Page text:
So far, so straightforward. But will it save you money? Helpfully the website has a list of the standard entry charges so you can cost up what you’d spend without the card – the hop-on hop-off bus tour is 30 Euros, for example, entry into the rock church is just 3 Euros.
The Suomenlinna Sea Fortress and tours is listed as 37 Euros alone – a 24-hour Helsinki card is 48 Euros full-price (and discounts of 10% or more aren’t uncommon) so a single day on the island with public transport means you’ll break even.
That does assume that you take the guided tour (travelling with a five-year-old, we didn’t) and visit the four museums with entry costs which are included – we did go into the Suomenlinna museum and the Submarine Vesikko (very cool!) but not the other two. Two of the museums also close during the winter months. And the toy museum on the island gets a discount but not free entry.
But does the Helsinki card save you money? The short answer…
Really, this isn’t a tough one to debate. With a 48h card at around 58 Euros, we saved 60 Euros on two museums on Suomenlinna, entry to the National Museum of Finland and the rock church, plus the hop-on hop-off bus tour alone.
Not to mention the ferry to and from Suomenlinna, a discount on the toy museum – and we ended up spending a chunk of our time chilling out at Allas sea pools (not included) rather than jumping on the canal cruise (which would have saved another 25 Euros) as we’d originally intended.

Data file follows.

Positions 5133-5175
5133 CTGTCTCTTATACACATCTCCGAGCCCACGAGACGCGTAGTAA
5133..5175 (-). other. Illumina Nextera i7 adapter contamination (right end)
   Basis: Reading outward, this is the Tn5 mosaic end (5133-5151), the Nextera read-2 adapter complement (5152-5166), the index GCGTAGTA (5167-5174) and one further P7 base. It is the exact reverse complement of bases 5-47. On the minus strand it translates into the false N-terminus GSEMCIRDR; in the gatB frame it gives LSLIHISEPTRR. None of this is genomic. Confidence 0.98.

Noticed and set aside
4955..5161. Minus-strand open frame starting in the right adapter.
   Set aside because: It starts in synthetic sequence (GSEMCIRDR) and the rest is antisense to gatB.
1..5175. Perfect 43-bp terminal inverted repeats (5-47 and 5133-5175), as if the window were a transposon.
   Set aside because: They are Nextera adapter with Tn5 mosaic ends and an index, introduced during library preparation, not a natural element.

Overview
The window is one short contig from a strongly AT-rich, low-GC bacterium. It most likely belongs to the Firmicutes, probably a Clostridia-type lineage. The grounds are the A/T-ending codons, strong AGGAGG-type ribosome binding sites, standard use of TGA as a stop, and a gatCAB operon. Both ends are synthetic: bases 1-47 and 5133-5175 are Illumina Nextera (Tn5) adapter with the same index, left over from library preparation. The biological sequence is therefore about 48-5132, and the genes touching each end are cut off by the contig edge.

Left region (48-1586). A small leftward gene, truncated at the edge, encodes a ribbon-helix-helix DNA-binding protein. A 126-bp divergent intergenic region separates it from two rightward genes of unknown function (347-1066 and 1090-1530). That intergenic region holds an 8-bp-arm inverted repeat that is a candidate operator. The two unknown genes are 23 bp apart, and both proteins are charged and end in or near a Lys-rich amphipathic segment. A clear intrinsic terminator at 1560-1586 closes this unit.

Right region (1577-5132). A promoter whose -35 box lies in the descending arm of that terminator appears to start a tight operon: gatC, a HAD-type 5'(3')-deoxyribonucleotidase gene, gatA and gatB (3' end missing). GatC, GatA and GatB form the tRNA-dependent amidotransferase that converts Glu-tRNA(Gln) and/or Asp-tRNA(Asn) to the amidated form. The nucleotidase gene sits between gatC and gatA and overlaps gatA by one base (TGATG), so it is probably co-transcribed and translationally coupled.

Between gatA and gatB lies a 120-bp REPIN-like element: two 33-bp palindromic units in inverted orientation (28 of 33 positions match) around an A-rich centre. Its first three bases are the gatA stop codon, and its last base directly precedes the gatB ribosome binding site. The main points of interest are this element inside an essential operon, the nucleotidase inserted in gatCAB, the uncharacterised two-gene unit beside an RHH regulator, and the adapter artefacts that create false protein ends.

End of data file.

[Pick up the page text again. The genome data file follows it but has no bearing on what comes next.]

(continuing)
Any one of the art and design museums would have added 10-15 Euros to the savings tally and I had been tempted by Seurasaari open air museum as well. If you haven’t just come from Tallinn, like us, you can use it to get discounts on a day trip to Estonia and on a Tallinn card.
There’s even 10% off at the Moomin shop, including the one at the airport. Alas, ours had expired by the time we bought our mini souvenir Moomin but fans could make a killing using the card – that memorabilia isn’t cheap!
Looking at the complicated variety of single tickets for the trams alone – prices vary between 2,20 and 3,20 depending whether you have a mobile ticket using the app, bought it from a machine or got it on a bus – I would definitely pay money not to have to wrap my head around it for a short stay. We were only in the Design district but even a few journeys with a tired small girl or with lots of luggage on the way to the airport, meant the option to hop on the trams was priceless.
If you don’t have the Helsinki card, you can also pick up a Helsinki travel card, costing from 9 Euros for a day – buy these in various places around the city or on public transport. There’s no Helsinki tourist travel card as such – the Helsinki city card or the standard day travel cards are the only equivalent alternatives.
As ever, the more you pack in, the more you save. But as ever, the savings depend what you’re planning to do – and there’s one last word of warning with Helsinki.
Unlike most other cities I’ve visited, where the advice applies year-round, if you’re travelling from October to April, it’s worth doublechecking if any attractions are closed – not least to make your plans, but also to factor in to your calculations.
Let me know if you’ve got any other travel hacks for Helsinki?
PIN FOR LATER: IS THE HELSINKI CARD WORTH IT?